Student No. 1: National Merit Scholar, near-perfect SAT score, now a freshman at highly ranked Princeton University.
Student No. 2: High school senior, not-so-perfect SAT score, recently accepted at unranked Sarah Lawrence College.
Does this imply that Student No. 1 is the "smarter" of the two? For me, their mother, that would be as wrong as suggesting that I love one of my daughters more than the other. Allie and Emily are as different and exceptional as the schools that picked them. What's key to determining worth is the measuring stick you use.
Princeton is the second-best university in the United States, right behind Harvard, according to the latest survey from U.S. News & World Report. For many parents trying to figure out which college will provide the best education for their kids – or at least which schools will best validate their kids' "worth" to the outside world – numerical rankings like the U.S. News list are the holy grail.
Sarah Lawrence, which cited daughter Emily's "stellar academic achievement" and ability to "stretch the limits of conventional thinking," is unranked by U.S. News. Since 2005, its stated policy has been to ignore SAT scores in its admissions process. "The information produced by SAT scores added little to our ability to predict how a student would do at our college," wrote then-President Michele Tolela Myers in a 2007 op-ed.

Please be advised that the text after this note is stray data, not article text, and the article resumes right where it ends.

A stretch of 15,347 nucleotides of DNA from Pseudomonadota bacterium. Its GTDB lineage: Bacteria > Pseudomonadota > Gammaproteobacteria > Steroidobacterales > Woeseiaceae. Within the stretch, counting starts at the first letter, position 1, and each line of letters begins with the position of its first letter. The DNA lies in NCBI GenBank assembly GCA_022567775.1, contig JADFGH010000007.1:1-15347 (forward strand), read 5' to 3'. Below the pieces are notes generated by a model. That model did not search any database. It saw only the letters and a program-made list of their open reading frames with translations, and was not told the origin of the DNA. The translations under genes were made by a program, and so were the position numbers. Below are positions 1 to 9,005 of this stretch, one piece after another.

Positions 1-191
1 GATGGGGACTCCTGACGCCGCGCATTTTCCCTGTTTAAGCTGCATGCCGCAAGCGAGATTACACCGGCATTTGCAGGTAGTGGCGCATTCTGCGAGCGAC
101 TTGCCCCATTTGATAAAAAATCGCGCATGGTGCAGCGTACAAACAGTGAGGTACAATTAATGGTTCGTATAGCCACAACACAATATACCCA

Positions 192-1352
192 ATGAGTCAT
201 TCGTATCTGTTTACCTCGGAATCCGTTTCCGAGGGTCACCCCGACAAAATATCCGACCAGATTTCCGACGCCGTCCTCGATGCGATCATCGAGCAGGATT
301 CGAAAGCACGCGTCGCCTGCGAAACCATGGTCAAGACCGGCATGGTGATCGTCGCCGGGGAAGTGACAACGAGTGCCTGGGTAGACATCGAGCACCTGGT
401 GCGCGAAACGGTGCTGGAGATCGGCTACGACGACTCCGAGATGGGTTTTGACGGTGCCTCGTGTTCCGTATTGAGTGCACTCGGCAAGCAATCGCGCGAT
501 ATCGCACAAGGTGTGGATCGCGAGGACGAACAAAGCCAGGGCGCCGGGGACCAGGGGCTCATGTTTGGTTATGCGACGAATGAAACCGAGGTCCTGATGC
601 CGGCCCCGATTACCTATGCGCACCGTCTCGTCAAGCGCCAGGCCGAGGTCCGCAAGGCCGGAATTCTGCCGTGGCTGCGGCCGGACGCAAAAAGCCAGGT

Standardized measures are important in determining how well people have mastered specific skills. The problem is that they're woefully incomplete, as columnist David Brooks explains in his new book, "The Social Animal." In a New York Times synopsis, Mr. Brooks argues that our society's numerous policy failures are attributable to "reliance on an overly simplistic view of human nature … [in which we] emphasize things that are rational and conscious and are inarticulate about the processes down below."
As one example, he points to how "[w]hen we raise our kids, we focus on the traits measured by grades and SAT scores." Then we elevate people to positions of great authority based on those great scores rather than on their abilities to understand and communicate well with others.
Among those important qualities that go unmeasured, according to Brooks, are attunement ("the ability to enter other minds and learn what they have to offer"), equipoise ("the ability to serenely monitor the movements of one's own mind and correct for biases and shortcomings"), metis ("the ability to see patterns"), and limerence (the motivation to achieve moments of transcendence whereby "we are lost in love for another, the challenge of a task, or the love of God").
The recent and upcoming budget negotiations between House Republicans and the White House are an example of a challenging policy issue that requires leadership, talent, and creativity. The compromise that averted a government shutdown earlier this month was not ideal, achieved only in the literal 11th hour when politicians were forced to snap out of their game of "chicken."
Now facing the much bigger budget battles that lie ahead, our leaders will really have to do better.
Washington is full of book-smart people who are highly ambitious and successful in the traditional, measurable sense. But if we are to reach beyond ideological differences to come to an understanding for the common good, the halls of power could also use leaders with broader human qualities for which there is no entrance exam.